Hiragana and Katakana


Japanese has 2 syllabaries, hiragana and katakana with their origin dating back to the 8th and 9th centrury A.D.. The systematic arrangement of these alphabets is similar, but the use and the graphic representation of the syllables are different. The source and the time of origin are different, too. Hiragana was created by simplifying whole Chinese characters, whereas katakana comes from simplifying parts of characters.

The basic function of these alphabets is to adapt texts written in Chinese characters to the Japanese grammar and word order. Kanji alone proved not to be enough for written Japanese, so the origin of the Japanese syllabaries is the product of a long historical process that resulted in a unique graphic system. It was not officially codified until 1946.


Hiragana is used for writing grammatical affixes and particles. Simply put, everything that cannot be written by kanji is written by hiragana. We also use it to indicate how to read complicated or lesser-known kanji (in this case, small hiragana symbols are written above the kanji in horizontal texts and on the right in vertical texts; this is called furigana). If the writer or the intended reader does not know the proper kanji for certain words, hiragana can be used instead. For instance, books for small children have mostly hiragana in them.

On the other hand, katakana is mainly for writing foreign loan words, which cannot be written in kanji, or for phonetic transcription of foreign geographical names or people’s names. Katakana is also used to write onomatopoeic interjections. Apart from these uses, katakana can also distinguish words in the text, just as the cursive does.


For better understanding, we recommend working with both alphabets. You can find a brief overview for both of them in the DOWNLOAD section.

Basic syllables

There are 46 basic syllables in each syllabary. Syllables are combinations of consonants and vowels. There are 9 consonants (K, S, T, N, H, M, Y, R, W) and 5 vowels (A, I, U, E, O). Modern Japanese does not contain the following syllables any more: YI, YE, WI, WU, WE. The only consonant that can stand alone and has its own symbol is N.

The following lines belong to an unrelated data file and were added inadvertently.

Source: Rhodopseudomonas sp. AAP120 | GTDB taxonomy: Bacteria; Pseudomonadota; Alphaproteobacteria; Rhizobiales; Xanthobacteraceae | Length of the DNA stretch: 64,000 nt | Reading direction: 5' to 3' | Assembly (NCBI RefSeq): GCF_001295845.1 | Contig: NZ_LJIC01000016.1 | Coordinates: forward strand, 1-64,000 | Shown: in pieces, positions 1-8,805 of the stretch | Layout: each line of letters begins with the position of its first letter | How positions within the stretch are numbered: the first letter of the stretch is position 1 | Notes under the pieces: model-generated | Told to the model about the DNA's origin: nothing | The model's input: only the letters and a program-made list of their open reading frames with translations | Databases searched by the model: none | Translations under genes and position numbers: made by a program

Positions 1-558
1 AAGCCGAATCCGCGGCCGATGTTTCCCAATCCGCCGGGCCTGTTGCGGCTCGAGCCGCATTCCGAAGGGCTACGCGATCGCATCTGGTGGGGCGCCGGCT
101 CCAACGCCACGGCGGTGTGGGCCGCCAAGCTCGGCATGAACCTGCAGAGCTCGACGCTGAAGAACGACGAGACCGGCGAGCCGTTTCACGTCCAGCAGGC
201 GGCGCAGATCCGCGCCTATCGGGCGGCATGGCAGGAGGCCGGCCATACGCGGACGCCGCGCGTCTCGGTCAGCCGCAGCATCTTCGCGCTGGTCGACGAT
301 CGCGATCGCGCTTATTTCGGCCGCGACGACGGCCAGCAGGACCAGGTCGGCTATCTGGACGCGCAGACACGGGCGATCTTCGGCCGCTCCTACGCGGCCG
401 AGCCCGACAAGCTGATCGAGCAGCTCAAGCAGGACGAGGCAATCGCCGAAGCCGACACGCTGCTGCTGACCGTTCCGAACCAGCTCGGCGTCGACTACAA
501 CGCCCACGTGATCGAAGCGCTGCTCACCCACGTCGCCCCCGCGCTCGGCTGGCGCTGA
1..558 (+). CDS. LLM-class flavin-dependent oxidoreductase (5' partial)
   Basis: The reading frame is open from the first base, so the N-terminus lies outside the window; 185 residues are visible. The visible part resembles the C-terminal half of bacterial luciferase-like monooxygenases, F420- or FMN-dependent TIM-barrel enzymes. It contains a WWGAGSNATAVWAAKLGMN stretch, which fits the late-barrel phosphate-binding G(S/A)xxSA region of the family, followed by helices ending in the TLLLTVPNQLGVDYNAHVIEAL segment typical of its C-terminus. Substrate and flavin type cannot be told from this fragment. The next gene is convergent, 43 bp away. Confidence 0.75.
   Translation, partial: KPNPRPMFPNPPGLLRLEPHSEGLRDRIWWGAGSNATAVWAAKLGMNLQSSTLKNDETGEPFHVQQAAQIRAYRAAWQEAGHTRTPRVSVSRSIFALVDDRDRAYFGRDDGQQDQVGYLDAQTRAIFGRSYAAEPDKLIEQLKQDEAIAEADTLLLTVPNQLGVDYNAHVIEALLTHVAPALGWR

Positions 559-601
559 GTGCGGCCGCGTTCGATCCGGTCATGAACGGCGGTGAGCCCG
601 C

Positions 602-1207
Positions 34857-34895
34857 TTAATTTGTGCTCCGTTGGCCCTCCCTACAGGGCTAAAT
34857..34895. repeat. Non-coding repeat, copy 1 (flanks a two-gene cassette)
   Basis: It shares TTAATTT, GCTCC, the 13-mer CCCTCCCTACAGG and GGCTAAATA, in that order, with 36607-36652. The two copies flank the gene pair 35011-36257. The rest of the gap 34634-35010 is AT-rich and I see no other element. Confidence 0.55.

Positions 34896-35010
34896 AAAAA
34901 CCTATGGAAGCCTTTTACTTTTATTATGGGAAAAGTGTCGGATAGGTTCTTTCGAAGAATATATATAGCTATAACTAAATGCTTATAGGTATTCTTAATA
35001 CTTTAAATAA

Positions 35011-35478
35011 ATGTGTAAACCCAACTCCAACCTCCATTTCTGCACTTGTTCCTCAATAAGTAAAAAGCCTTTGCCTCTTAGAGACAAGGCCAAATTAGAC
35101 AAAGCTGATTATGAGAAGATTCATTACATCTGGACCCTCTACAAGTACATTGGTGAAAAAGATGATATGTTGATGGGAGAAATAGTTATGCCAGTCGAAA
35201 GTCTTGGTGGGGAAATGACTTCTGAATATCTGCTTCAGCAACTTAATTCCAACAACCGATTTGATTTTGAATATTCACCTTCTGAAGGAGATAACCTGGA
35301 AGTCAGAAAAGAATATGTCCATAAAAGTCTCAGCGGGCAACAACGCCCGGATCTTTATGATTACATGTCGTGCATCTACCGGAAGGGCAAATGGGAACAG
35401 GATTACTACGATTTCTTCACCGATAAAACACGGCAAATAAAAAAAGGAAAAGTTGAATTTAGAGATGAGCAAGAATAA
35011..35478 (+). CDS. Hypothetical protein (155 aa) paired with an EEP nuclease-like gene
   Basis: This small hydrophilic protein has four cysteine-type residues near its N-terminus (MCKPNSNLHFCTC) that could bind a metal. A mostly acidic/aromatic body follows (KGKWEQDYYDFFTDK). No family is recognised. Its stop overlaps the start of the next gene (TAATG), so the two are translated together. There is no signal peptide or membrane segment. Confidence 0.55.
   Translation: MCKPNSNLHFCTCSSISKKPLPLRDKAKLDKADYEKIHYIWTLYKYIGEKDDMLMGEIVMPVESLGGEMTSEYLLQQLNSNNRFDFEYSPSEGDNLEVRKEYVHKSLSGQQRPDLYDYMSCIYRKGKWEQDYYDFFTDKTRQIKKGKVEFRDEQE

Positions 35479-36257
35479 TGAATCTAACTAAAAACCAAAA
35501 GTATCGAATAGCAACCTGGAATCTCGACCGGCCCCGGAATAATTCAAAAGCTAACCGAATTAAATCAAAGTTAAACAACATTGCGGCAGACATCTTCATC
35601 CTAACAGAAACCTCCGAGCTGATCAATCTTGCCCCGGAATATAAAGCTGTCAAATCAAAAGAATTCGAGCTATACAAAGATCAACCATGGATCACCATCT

There are a few pronunciation irregularities in the system: S + I is pronounced [ʃi], T + I is [tʃi], T + U is [tsʊ], H + U is [fʊ] and W + O is [ɒ].

The following table only contains hiragana, but katakana mimics the same system.

vowels あ (A) い (I) う (U) え (E) お (O)
vowels combinations with K か (KA) き (KI) く (KU) け (KE) こ (KO)
vowels combinations with S さ (SA) し (SHI) す (SU) せ (SE) そ (SO)
vowels combinations with T た (TA) ち (CHI) つ (TSU) て (TE) と (TO)
vowels combinations with N な (NA) に (NI) ぬ (NU) ね (NE) の (NO)
vowels combinations with H は (HA) ひ (HI) ふ (FU) へ (HE) ほ (HO)
vowels combinations with M ま (MA) み (MI) む (MU) め (ME) も (MO)
vowels combinations with Y や (YA) ゆ (YU) よ (YO)
vowels combinations with R ら (RA) り (RI) る (RU) れ (RE) ろ (RO)
vowels combinations with W わ (WA) を (WO)
independent consonant ん (N)

Voiced syllables

The basic syllables can be modified and this way new sounds can be created. The first way of modification is adding two short lines called dakuten or nigori to the upper right corner of the character’s graphic space, e.g. が. Not every syllable can be changed with nigori. It only applies to the ones that start with K, S, T and H. By adding nigori, we get syllables starting with G, Z, D and B respectively.

There is one more way of modification and it is only used with H- syllables. Putting a small circle called handakuten or marunigori in the upper right corner will create P- syllables, e.g. ぱ.

vowel combinations with voiced K か ̏ (GA) き ̏ (GI) く ̏ (GU) け ̏ (GE) こ ̏ (GO)
vowel combinations with voiced S さ ̏ (ZA) し ̏ (JI) す ̏ (ZU) せ ̏ (ZE) そ ̏ (ZO)
vowel combinations with voiced T た ̏ (DA) ち ̏ (JI) * つ ̏ (ZU) * て ̏ (DE) と ̏ (DO)
vowel combinations with voiced H は ̏ (BA) ひ ̏ (BI) ふ ̏ (BU) へ ̏ (BE) ほ ̏ (BO)
vowel combinations with semi-voiced H は ̊ (PA) ひ ̊ (PI) ふ ̊ (PU) へ ̊ (PE) ほ ̊ (PO)
* these syllables are rarely used


Digraphs are also alterations of the basic syllables. To make a digraph, we need a syllable ending with I and a half-sized YA, YU or YO. These new syllables are pronounced as one, because the vowel I is omitted, e.g. KI + small YA is pronounced KYA.

There are some exceptions. Digraphs deriving from SHI, CHI and JI also lose the Y sound, so the resulting digraphs are pronounced as SHA, SHU, SHO, CHA, CHU, CHO, JA, JU and JO. Digraphs can be made from voiced syllables ending with I.

digraphs starting with K/G きゃ (KYA) | き ̏ ゃ (GYA) きゅ (KYU) | き ̏ ゅ (GYU) きょ (KYO) | き ̏ょ (GYO)
digraphs starting with S/Z しゃ (SHA) | し ̏ ゃ (JA) しゅ (SHU) | し ̏ ゅ (JU) しゅ (SHO) | し ̏ょ (JO)
digraphs starting with N にゃ (NYA) にゅ (NYU) にょ (NYO)
digraphs starting with T ちゃ (CHA) ちゅ (CHU) ちょ (CHO)
digraphs starting with H/B ひゃ (HYA) | ひ ̏ ゃ (BYA) ひゅ(HYU) | ひ ̏ ゅ (BYU) ひょ (HYO) | ひ ̏ょ (BYO)
digraphs starting with P ひ ̊ゃ (PYA) ひ ̊ゅ (PYU) ひ ̊ょ (PYO)

Special syllables

The previous tables represent the standard set of Japanese syllables. However, katakana contains special syllables to transcribe foreign words and these do not exist in hiragana. To create a new digraph that is not a standard syllable, we usually use a half-sized vowel. For example, to achieve a CHE sound we need a CHI syllable and a half-sized E. The result is チェ and we can use it to write the Japanese name for the Czech Republic which is チェコ .